In this regard, you will need to have your personal physician (who we understand to be Dr. E.T. Lawrence) submit a full report on your condition. The report should identify you by name, date of birth, position and location. It should contain a precise diagnosis, treatment received, response to treatment an any medication you may or should be taking, as well as any limitations/restriction you may have. The report must be complete based on a recent medical examination and psychological evaluation. (emphasis added)

By letter dated February 14, 1994 Dr. Lawrence advised the Company in writing that the grievor had instructed him not to give the Company further details as to his mental and physical health ".. other than the note that I have given him saying that he is fit to return to work on February 11, 1994."

Before the Arbitrator there is no issue as to the grievor’s physical fitness to return to work as of February 11, 1994. The record discloses that the grievor did, in fact, receive Workers’ Compensation Board benefits for a claim submitted in relation to his work related injury of January 10, 1994. Benefits were paid through February 10, 1994, at which point the board took the view that the grievor was fit to return to work.

In light of Superintendent Hedden’s refusal to allow the grievor to work pending a psychiatric examination, the Union interceded on his behalf, filing a grievance dated March 3, 1994. Thereafter, Dr. G. Berthiaume, the Company’s Corporate Medical Advisor, wrote the grievor on April 15, 1994 advising that he had scheduled an appointment for Mr. Florison to be examined by Dr. R. Albak. Dr. Berthiaume stated, in part, "I am requesting to resolve the issue that you attend to an appointment with Dr. Albak to determine your fitness to work as a yard foreperson in all capacities." When, in a letter of response, the grievor inquired of Dr. Berthiaume whether the proposed medical examination was to be under section 35 of the Railway Safety Act, Dr. Berthiaume responded by letter dated May 4, 1994. He then stated that the request was not made under the Railway Safety Act:

I want to clarify the fact that my request to attend an appointment with Dr. Russell Albak is not based on section 35 of the Railway Safety Act, Chap. R-4.2. or any other law. I have made this request to resolve the issue and you are under no legal obligation to answer my request.

The grievor thereafter declined to attend at the appointment with Dr. Albak, and has since taken the position that he is under no obligation to comply with Superintendent Hedden’s direction that he be subject to a psychiatric examination before returning to work. The sole issue before the Arbitrator is whether the Company has wrongfully deprived the grievor of the opportunity to return to work, by requiring, as a condition of his return, that he undergo a psychiatric examination, by a specialist of his own choosing, to confirm his mental and emotional fitness to return.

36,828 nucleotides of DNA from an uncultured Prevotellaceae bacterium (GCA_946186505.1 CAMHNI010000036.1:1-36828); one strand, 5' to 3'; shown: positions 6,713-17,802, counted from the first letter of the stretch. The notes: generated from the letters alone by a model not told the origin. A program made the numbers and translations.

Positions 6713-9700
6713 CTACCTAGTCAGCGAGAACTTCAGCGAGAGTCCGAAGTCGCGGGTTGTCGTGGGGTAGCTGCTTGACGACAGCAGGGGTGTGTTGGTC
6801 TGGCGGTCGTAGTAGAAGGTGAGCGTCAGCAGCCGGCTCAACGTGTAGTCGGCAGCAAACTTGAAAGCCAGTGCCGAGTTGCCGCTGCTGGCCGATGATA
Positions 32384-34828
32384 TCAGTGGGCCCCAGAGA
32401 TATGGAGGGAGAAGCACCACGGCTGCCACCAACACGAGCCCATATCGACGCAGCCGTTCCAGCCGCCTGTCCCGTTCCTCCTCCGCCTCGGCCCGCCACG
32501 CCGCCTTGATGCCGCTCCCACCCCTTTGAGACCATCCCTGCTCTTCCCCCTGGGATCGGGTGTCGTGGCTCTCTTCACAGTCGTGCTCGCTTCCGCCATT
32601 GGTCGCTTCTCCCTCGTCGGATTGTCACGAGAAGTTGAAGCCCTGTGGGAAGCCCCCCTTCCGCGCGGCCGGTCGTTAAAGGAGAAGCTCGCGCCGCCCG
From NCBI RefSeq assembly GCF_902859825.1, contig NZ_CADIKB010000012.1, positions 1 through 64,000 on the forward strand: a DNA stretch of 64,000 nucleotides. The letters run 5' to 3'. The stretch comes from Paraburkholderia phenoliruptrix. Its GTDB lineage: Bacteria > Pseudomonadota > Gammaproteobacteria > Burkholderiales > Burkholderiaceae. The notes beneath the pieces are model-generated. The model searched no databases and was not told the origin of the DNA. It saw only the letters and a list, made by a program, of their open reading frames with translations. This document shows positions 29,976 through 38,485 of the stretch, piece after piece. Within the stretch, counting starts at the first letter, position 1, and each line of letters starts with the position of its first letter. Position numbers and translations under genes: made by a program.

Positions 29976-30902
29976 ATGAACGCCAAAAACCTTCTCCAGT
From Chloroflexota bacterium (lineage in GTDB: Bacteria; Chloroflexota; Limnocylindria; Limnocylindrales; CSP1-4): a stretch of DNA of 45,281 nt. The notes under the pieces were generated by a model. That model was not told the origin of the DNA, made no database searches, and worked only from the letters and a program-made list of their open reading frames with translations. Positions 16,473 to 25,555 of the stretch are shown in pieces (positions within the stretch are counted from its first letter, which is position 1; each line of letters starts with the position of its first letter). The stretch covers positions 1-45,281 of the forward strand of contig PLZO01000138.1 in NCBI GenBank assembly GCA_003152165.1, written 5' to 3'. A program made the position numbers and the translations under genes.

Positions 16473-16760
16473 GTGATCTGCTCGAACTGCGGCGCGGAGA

Counsel for the Council submits that the Company did not have a proper basis to demand that the grievor provide a medical certificate of psychiatric fitness in the circumstances of the case at hand. He stresses that the Company is protected by the provisions of the Railway Safety Act which provides, in part, as follows:

35(1) A person who holds a position in a railway company that is declared by regulations made under paragraph 18(1)(b) to be a position critical to safe railway operations, referred to in this section as a "designated position", shall undergo a company-sponsored medical examination, including audio-metric and optometric examination, at least every twelve months.

2) Where a physician or an optometrist believes, on reasonable grounds, that a patient is a person described in subsection (1), the physician or optometrist shall, if, in the physician’s or optometrist’s opinion, the patient has a condition that is likely to constitute a threat to safe railway operations,

(a) by notice sent forthwith to the Chief Medical Officer of the railway company or to a physician or optometrist specified by the railway company, inform the Chief Medical Officer or the specified physician or optometrist of that opinion and the reasons therefor, after the physician or optometrist has taken reasonable steps to first inform the patient, and

(b) forthwith send a copy of that notice to the patient,

and the patient shall be deemed to have consented to the disclosure required by paragraph (a).

(3) A person who holds a designated position in a railway company shall, prior to any examination by a physician or optometrist, advise the physician or optometrist that the person is the holder of such a position.

(4) A railway company may make such use of any information provided pursuant to subsection (2) as it considers necessary in the interests of safe railway operations.